Giving is Great
This is a major initiative by the EQ Foundation to transform the way in which individual donors make decions. Its prime objectives are:
- To enable donors to make positive choices about which charities to support based largely on evidence of their impact, rather than on a reactive basis in response to requests for funding.
- To reduce the cost of raising funds for organisations that can demonstrate they are achieving above average impact.
We aim to achieve this by providing donors with objective data to help them assess the underlying effectiveness of the charities they support.
Top tips for choosing effective charities
Engage your brain, as well as your heart
If your heart is not touched by a cause you are very unlikely to give away hard earned savings. But you should also carry out some rational analysis to back up the arguments. This should lead to more successful and rewarding decisions.
Don’t worry about overheads
It’s perfectly understandable to be worried about efficiency but analysing overheads is often a misleading way of evaluating this. Charities can save money by cutting corners but in the longer run that will reduce effectiveness. Focus on the ability of the management team, then trust them to spend wisely.
Look at who else is supporting
In the UK we are fortunate to have many highly professional grant making charities. They are inundated with requests for funding, so they are able to pick and choose the best. If you are tempted to support a charity that has failed to attract any funding from these organisations, ask why?
Early intervention pays dividends
In the long run it’s much cheaper to build a fence at the top of a cliff than provide an ambulance when people fall over. Re-election priorities often discourage politicians from funding programmes that do not produce results before the next poll but that provides an opportunity for charities to intervene early at the first sign of trouble ahead.
Look for Matched Giving opportunities
Matched giving happens when someone else promises to top up your donation. It’s valuable for two reasons: it means that the value of your donation is increased and that someone else is sufficiently confident in the programme to provide the matching. A great example is the Big Give Christmas Challenge.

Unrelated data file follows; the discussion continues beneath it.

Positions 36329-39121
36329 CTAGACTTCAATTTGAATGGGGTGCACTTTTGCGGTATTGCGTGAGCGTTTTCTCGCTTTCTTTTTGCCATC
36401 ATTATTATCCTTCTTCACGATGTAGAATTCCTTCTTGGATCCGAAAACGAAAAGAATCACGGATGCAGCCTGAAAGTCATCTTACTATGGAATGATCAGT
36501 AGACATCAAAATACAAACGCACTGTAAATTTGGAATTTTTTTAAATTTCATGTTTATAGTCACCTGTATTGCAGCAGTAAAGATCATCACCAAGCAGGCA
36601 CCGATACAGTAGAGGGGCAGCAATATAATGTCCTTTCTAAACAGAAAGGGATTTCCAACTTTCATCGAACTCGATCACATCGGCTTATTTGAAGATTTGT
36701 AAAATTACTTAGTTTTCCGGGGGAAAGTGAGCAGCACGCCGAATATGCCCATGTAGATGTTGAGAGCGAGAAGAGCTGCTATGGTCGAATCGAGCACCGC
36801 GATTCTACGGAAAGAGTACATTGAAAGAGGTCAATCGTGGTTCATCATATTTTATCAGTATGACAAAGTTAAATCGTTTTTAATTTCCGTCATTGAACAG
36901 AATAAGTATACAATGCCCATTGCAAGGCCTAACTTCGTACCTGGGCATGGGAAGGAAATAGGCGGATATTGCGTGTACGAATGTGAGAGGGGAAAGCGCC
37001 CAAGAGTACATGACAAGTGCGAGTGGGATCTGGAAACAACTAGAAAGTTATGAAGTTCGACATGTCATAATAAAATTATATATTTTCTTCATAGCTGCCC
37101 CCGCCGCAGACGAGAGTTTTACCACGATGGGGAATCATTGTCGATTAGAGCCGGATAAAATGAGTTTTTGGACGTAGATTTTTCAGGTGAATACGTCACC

Donations go further in the developing world
For example in Africa:
- Less than 50p can provide a deworming treatment that will massively improve a child’s quality of life
- Less than £50 restores sight to a blind person
- Less than £4,000 saves a life by providing mosquito nets, as well as improving life prospects for many others.
High profile disaster appeals rarely offer the best value
Tragic though these are, in the overall scale of human deprivation disasters are relatively minor. Every day, on average, more than 15,000 children aged under 5 die and most of these deaths are preventable. If you are tempted to support these appeals then check out fts.unocha.org first to see which are most in need of funding.
Finding the best charities
We’ve gathered data from the UK Charities Commission covering all registered charities and 360 Giving for details of major donations (usually £10,000 or more) to allow you to see who is being supported and by whom. You can tailor your search based on the number of different donors they have attracted and by their size
“Best thing I’ve ever seen in this field, without a doubt” Andy Cook, chief executive, Centre for Social Justice, founder of Twenty Twenty
Download our guide to better giving
Finding good charities is really difficult. This free guide sets out some of the pitfalls, with handy tips on what to look out for.
EQ Foundation is a registered charitable institution that receives funding from the EQ Investors Group and other related parties. We can provide support in the following ways:
Advice to individual donors
We can help you to formulate your giving strategy and develop a personalised Impact Report to help you understand what you are achieving.
We are willing to invest in social enterprises that are seeking to generate both financial and social returns.
We make a small number of multi-year grants to institutions, see examples here